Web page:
Philip K. Dick's short story "The Minority Report" was first published in 1956 in the SF magazine Fantastic Universe. The story is not known as one of his most famous, although I thoroughly enjoyed reading it. However, my view is naturally artificial because I saw the movie before reading the story; hence, I will never know how I would have reacted from the story alone. While premise of the story, the two main characters (Anderton and Witwer), and the general plot structure remain in Spielberg's adaptation of the short story, much of the plot of Dick's story is abandoned. In the short story, as in the movie, Chief Anderton still presides over a successful Precrime system until Witwer enters the picture. Shortly thereafter, the Precogs implicate Anderton in the future murder of an individual who he has yet to meet, at which point Anderton wastes little time in deliberation before deciding to flee before he can be apprehended. In both the movie and the short story a chase ensues. From that point on, the similarities between the movie and the short story become fewer, however.
The short story depicts Anderton making a hasty escape home to pack his belongings before jetting off to a frontier planet, all the while leaving his wife, who also works in the Department of Precrime, behind. Not long after he reaches his house and starts packing, a group of army officers picks him up and brings him to the residence of General Leopold Kaplan. From there two officers load him into a car and head toward Precrime headquarters, purportedly to turn him into Witwer and have him incarcerated. However, they never make it there; they encounter a storm and get into a horrible accident. Anderton escapes from the wreckage, saved by a man named Fleming, who gives Anderton false identification and cash to facilitate his escape. Like Anderton in the movie, the Anderton of Dick's short story also finds out about the "minority report" during his evasion of the authorities, prompting him to make a precarious return to Precrime headquarters in order to get the "minority report" so he can prove his innocence to Witwer.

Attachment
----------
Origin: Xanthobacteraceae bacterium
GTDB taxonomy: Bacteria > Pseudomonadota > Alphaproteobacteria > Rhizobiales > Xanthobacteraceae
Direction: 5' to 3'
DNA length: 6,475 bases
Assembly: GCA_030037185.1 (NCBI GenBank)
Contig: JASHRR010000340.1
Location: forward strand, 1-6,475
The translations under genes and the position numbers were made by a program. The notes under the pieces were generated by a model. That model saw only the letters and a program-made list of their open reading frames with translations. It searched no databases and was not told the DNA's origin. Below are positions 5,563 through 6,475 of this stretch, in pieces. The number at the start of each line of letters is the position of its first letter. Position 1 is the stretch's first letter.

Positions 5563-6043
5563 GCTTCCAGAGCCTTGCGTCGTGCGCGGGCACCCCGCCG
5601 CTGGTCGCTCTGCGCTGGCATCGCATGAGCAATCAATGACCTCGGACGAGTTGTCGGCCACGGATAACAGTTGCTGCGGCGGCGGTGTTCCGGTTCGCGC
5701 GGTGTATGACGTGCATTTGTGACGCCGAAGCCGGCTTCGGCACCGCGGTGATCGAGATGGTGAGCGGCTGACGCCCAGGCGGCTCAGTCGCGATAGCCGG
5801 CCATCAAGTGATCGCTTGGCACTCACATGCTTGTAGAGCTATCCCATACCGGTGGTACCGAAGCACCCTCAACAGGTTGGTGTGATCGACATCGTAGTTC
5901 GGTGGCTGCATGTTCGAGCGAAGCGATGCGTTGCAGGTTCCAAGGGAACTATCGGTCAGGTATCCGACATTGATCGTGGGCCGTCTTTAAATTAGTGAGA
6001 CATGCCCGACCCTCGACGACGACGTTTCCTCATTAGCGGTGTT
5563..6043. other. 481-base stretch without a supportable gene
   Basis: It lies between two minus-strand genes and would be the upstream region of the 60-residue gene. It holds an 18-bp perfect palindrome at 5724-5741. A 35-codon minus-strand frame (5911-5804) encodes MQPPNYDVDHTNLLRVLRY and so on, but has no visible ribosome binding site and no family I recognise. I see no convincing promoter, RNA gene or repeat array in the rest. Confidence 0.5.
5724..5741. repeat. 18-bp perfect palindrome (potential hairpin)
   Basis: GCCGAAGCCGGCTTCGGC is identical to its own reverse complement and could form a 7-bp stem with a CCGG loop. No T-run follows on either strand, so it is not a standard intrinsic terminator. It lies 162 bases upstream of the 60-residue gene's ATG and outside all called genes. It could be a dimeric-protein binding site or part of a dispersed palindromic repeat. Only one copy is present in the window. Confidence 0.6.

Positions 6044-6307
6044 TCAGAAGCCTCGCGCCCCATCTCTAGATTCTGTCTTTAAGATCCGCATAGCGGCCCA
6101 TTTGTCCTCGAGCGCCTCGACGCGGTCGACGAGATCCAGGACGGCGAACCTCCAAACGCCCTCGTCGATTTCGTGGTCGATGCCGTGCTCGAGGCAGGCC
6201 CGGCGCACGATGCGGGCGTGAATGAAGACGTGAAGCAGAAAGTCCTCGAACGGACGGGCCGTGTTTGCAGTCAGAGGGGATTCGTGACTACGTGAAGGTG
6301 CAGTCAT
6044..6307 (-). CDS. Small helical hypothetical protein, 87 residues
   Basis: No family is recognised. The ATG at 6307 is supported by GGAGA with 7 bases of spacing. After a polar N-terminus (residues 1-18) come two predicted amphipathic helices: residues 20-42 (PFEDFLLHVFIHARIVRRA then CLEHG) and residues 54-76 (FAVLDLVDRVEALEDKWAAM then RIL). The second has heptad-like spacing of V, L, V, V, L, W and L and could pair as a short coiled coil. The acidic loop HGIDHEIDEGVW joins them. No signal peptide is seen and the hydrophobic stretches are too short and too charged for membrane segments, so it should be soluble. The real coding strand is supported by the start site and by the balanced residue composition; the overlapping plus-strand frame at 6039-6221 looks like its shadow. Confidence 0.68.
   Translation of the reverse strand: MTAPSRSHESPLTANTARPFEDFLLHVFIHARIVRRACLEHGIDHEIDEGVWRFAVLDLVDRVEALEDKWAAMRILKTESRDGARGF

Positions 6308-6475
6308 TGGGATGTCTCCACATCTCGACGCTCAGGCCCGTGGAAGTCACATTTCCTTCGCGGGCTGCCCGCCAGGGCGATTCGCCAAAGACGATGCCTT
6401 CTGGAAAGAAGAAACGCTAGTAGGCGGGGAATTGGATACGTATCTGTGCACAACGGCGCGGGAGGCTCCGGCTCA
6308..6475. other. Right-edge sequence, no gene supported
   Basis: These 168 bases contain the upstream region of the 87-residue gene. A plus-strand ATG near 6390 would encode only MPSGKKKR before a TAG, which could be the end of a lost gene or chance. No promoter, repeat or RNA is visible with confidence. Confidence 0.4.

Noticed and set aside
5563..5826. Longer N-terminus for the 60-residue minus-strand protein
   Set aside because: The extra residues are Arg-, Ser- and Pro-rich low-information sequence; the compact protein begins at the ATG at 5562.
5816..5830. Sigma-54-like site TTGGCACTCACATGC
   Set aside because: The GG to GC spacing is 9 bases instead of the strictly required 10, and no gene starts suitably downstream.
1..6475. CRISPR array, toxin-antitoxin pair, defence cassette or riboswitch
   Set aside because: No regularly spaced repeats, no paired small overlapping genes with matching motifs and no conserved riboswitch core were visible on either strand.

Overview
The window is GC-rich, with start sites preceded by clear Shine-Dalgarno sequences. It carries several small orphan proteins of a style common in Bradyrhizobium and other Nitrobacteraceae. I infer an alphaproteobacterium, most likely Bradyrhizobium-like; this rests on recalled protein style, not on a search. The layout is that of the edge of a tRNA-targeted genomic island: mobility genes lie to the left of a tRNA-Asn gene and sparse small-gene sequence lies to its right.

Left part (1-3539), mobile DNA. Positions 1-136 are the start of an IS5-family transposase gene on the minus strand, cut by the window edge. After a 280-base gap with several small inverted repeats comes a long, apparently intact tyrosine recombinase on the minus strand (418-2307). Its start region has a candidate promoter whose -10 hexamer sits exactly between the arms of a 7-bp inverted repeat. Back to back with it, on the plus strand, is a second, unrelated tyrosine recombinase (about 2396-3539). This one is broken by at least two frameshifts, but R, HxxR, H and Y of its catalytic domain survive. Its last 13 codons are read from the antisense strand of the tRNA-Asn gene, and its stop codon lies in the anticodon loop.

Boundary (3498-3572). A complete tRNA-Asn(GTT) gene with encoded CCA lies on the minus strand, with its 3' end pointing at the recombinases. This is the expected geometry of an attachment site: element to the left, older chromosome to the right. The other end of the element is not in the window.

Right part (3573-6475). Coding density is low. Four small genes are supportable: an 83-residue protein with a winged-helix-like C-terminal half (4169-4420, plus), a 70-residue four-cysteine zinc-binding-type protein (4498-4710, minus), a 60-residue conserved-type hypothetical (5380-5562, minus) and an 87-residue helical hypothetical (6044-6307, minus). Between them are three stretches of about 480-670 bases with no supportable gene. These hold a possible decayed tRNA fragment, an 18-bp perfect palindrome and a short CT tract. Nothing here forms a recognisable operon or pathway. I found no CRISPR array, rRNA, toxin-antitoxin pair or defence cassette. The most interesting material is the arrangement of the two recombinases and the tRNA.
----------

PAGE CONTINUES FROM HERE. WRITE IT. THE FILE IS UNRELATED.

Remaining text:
Whereas Spielberg's Anderton discovers that he doesn't actually have a minority report, Dick's Anderton discovers that not only does he have one minority report, but three. In Dick's short story the Precogs' predictions do not correspond temporally as they do in the movie. The first Precog predicts that Anderton will murder Kaplan. Shortly thereafter, the second Precog predicts that Anderton will not murder Kaplan because of Anderton's privileged position to the information contained in the first Precog's report (since Anderton learned of the first Precog's report before he committed the murder, he would adapt his behavior). However, the third Precog then overrules the second one and produces his own "minority report" implicating Anderton in the murder of Leopold Kaplan. Although it seems like a very complicated sequence, it makes sense and is much more interesting than the movie. In the end Dick's Anderton does kill Kaplan, vindicating the Precrime system for Commissioner Witwer.
The holes in the movie's plot that critics mention do not exist in the short story. The rivalry between the Army and Precrime in the short story explains a lot; the city had once been under martial law, but the invention of Precrime eliminated 99.8% of felony crime and, thus, eliminated the need for military rule. As a result, Kaplan et al try to use Anderton's case to discredit the system, mistakenly believing that the Precogs' implication of him was erroneous. Another major difference between the short story and the movie is that Dick depicts the Precrime system as continuing in existence, with Anderton leaving Witwer in charge and Anderton and his wife depart for another planet.
Anxiously, Witwer trotted along beside the truck, his smooth, blond face creased with worry. "Will it happen again? Should we overhaul the setup?"
"It can happen in only one circumstance," Anderton said. "My case was unique, since I had access to the data. It could happen again -- but only to the next Police commissioner. So watch your step." Briefly, he grinned, deriving no inconsiderable comfort from Witwer's strained expression. Beside him, Lisa's red lips twitched and her hand reached out and closed over his.
"Better keep your eyes open," he informed the young Witwer. "It might happen to you at any time."